Prime Minister Kishida said Japan will urge global oil producers to raise output and take steps to cushion the blow to industries hit by the recent hike in energy costs.

Kishida said that he has urged his cabinet to take "necessary action flexibly" to ease the pain of increasing oil prices, highlighting a growing worry among policymakers about the possible harm to Japan's fragile economic recovery.

"We're keeping a careful eye on how oil price fluctuations affect the domestic industry and people's livelihood," Kishida added.

Fumio Kishida officially elected Japan's 100th prime minister | Reuters

Global commodity inflation and a weak yen have increased the cost of importing raw materials for Japanese businesses, which import all but a small portion of their energy. Rising costs have added to the troubles of the world's third-largest economy, which has seen supply chain disruptions in Asia affect exports and output. 

Japan's core consumer inflation is still hovering around zero, as businesses are hesitant to pass on increasing costs to consumers due to sluggish demand. However, food and fuel prices are rising ahead of a lower house election on October 31, making Kishida's pledge to revive the economy and distribute more wealth to consumers increasingly difficult. Gas prices have risen to a seven-year high.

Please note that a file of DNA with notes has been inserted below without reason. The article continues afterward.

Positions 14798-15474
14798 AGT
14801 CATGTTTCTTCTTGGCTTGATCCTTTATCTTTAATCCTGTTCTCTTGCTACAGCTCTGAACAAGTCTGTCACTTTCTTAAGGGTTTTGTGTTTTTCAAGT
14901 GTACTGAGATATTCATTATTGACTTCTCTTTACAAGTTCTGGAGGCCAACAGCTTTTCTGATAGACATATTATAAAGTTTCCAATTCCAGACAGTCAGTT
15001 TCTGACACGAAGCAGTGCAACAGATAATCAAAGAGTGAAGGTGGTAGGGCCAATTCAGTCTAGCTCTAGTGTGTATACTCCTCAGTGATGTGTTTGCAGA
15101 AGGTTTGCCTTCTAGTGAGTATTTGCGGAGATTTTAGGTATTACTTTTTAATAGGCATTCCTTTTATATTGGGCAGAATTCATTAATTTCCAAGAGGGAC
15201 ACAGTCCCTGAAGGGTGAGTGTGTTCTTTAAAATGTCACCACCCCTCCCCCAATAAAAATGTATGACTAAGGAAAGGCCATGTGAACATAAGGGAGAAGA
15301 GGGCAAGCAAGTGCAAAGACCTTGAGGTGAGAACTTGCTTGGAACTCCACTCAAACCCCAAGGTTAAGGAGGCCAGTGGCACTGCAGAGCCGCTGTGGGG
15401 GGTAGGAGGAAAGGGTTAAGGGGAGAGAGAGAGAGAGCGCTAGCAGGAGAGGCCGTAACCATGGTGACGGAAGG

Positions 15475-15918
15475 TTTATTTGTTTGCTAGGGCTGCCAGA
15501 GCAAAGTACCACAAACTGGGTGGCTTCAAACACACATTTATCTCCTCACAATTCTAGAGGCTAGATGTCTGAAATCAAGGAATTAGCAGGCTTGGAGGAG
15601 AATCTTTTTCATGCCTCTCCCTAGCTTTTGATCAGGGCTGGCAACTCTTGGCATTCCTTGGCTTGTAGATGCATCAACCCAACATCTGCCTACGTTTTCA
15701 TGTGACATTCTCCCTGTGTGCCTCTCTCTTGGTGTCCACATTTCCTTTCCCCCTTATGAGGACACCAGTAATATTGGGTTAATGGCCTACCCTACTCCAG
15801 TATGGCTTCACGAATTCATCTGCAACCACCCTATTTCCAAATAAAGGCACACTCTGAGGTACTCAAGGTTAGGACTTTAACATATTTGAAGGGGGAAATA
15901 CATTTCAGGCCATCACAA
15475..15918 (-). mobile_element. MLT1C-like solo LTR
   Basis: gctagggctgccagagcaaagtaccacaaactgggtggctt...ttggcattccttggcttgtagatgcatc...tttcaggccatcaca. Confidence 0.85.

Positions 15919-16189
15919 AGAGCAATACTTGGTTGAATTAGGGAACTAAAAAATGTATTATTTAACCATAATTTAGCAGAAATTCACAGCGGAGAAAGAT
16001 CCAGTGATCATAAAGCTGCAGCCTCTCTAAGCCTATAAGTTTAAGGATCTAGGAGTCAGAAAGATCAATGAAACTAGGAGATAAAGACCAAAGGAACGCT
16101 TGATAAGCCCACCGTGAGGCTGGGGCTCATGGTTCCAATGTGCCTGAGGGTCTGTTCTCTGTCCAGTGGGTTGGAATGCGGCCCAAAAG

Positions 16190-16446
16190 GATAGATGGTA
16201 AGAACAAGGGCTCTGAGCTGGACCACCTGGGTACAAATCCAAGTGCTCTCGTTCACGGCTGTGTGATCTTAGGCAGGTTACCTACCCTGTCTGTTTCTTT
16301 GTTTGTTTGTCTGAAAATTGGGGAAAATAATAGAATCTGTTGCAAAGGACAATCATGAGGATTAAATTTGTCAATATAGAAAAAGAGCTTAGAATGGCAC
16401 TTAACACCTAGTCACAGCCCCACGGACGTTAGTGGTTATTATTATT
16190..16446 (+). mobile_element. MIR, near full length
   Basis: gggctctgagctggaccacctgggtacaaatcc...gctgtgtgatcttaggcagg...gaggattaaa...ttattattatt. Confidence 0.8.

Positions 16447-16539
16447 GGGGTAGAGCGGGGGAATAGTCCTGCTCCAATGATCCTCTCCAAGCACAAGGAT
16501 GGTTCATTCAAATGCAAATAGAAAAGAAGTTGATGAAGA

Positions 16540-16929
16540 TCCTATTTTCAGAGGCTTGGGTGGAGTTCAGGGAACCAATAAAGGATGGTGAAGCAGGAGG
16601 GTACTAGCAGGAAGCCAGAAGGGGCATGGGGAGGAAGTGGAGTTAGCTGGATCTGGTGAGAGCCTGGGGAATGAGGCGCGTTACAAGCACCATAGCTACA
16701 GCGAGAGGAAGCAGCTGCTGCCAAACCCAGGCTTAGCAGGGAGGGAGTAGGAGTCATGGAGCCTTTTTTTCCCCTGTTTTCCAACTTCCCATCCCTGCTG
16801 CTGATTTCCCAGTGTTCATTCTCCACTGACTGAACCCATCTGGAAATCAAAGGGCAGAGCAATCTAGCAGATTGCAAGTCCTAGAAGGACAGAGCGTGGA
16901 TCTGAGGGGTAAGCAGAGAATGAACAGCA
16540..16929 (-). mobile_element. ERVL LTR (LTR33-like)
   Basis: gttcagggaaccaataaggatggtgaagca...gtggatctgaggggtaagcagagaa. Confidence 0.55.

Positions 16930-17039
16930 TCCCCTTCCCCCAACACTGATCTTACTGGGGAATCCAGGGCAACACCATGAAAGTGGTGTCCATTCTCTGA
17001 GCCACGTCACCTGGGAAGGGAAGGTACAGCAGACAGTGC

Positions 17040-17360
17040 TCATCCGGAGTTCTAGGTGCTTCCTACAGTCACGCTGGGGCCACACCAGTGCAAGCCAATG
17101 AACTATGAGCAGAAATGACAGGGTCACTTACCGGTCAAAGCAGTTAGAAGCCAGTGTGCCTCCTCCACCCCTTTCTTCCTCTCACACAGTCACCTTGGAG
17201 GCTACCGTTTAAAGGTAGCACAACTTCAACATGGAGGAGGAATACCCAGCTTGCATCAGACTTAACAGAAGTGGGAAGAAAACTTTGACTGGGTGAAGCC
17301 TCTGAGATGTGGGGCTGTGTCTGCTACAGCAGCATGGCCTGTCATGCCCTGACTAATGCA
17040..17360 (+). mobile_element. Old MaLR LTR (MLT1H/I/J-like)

The surge in oil prices and the yen's decrease so far this year, according to Takahide Kiuchi, chief economist at Nomura Research Institute, will reduce Japan's consumption by 0.85%. "If crude oil prices continue to climb while the yen falls, it would hit consumption hard and prolong Japan's economic recovery," he warned.

A sustained recovery from the pandemic-induced slump will require a resurgence in consumption in Japan's economy.

Sources familiar with the BoJ's thinking said that the bank is expected to lower its economic growth prediction for this fiscal year.